UCSB Science Line
Sponge Spicules Nerve Cells Galaxy Abalone Shell Nickel Succinate X-ray Lens Lupine
UCSB Science Line
How it Works
Ask a Question
Search Topics
Our Scientists
Science Links
Contact Information
A question from the teacher: I heard that old aluminum cooking pans will leave aluminum residue in your food, which is very bad for your health. Is this true, or a myth? Also, can I use one of these old pans to mix up my pets' food in, as long as I don't heat it? Thank you.
Question Date: 2002-07-30
Answer 1:

Since I am not a medical doctor but a chemist I can only answer what I found by doing some searching on the web. If you are concerned with your health it is always best to discuss these issues with your doctor.

In my opinion it is safe to cook in aluminum pans and it is definitely fine to let your pet eat out of an aluminum pan. The controversy about aluminum started with a report in 1970 that brains of people with Alzheimer's disease contained abnormally high levels of aluminum. At that time it was not clear whether the increase is part of the cause of the disease or a result.

Because it has long been known that aluminum from cookware can leach into food people started to get worried about cooking with aluminum pots and pans. But aluminum is also the third most abundant element on earth. It's everywhere -- in soil, water and air. Because it's so ubiquitous it is ultimately in the water we drink and the plants and animals that we eat. Aluminum may be ingested in over-the-counter medications, certain antacids, buffered aspirin. Normal daily ingestion of aluminum is 10 milligrams (but one antacid tablet can contain 50 milligrams of aluminum or more) mostly from food; cookware contributes only about one or two milligrams of the total.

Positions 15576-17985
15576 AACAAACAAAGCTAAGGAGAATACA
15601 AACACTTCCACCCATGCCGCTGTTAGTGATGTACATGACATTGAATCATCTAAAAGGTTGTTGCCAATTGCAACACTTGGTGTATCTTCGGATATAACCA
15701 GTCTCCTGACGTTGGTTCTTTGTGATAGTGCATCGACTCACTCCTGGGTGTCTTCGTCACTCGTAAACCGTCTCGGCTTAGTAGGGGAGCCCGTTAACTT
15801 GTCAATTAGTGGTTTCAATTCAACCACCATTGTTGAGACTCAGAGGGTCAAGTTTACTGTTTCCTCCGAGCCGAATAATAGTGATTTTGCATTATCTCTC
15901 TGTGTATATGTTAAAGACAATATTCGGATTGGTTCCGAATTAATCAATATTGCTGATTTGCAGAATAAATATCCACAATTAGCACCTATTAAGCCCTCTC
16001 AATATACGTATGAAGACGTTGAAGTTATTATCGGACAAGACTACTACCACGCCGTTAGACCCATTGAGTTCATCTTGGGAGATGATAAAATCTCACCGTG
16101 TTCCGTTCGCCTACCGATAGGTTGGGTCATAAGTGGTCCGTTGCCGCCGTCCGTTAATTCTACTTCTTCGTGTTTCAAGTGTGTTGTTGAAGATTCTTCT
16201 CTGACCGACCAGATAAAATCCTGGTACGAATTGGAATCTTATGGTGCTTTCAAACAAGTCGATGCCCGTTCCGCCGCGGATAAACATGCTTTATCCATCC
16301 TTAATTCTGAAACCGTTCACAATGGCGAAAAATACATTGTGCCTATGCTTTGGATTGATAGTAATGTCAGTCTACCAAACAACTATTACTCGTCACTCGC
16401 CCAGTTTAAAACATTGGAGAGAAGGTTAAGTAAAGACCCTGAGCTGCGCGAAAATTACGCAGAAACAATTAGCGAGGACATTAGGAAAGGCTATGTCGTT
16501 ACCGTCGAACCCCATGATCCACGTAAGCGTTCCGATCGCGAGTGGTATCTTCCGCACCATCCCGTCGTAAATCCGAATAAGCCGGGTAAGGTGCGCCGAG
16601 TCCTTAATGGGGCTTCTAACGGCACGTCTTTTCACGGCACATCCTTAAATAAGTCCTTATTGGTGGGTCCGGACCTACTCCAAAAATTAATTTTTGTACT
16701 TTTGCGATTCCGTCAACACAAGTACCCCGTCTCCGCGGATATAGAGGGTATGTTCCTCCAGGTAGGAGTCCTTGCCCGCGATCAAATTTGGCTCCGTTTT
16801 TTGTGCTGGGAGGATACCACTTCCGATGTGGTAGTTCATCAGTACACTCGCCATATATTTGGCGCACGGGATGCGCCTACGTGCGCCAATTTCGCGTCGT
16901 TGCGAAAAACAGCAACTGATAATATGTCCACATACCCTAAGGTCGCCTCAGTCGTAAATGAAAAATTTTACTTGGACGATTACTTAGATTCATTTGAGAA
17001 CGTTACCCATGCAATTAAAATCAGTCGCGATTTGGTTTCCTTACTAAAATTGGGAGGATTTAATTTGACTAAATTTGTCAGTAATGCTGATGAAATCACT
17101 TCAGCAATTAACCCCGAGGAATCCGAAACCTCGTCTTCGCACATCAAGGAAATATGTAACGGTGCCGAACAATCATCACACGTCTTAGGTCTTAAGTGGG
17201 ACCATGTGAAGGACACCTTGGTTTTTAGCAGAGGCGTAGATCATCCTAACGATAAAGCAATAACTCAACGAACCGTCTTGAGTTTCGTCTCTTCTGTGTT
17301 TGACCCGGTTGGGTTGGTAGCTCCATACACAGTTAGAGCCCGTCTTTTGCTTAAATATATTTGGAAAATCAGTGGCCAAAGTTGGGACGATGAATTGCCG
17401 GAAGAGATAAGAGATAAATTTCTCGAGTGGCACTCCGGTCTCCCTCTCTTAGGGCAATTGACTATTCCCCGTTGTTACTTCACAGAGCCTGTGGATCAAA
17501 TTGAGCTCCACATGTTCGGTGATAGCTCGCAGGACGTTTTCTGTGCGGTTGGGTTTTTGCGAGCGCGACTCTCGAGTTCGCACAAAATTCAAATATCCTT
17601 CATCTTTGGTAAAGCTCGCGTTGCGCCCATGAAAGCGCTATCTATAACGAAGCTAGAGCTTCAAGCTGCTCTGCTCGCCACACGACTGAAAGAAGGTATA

The FDA however recommends that food, particularly acidic or salty foods, should not be stored in cookware (aluminum or other) for extended periods of time. I found a quote in a Scientific American Article which I will copy for your information:

Leonard Berg is a professor of neurology at the Washington University School of Medicine in St. Louis; until recently, he directed the Alzheimer's Disease Research Center there. He replies: "There is no proof, and the current consensus is that aluminum does not play a major role in the development of Alzheimer's disease. But because the causes of the disorder are not understood at this time, one cannot rule out the possibility that aluminum could play a minor role. In our Center, we do not recommend that people avoid aluminum cooking pans or aluminum-containing antiperspirants or antacids because there is little evidence that such lifestyle changes are helpful. Moreover, it is impossible to avoid ingesting a certain amount of aluminum, which is found naturally in food and water."

I hope this is helpful.

Click Here to return to the search form.

University of California, Santa Barbara Materials Research Laboratory National Science Foundation
This program is co-sponsored by the National Science Foundation and UCSB School-University Partnerships
Copyright © 2020 The Regents of the University of California,
All Rights Reserved.
UCSB Terms of Use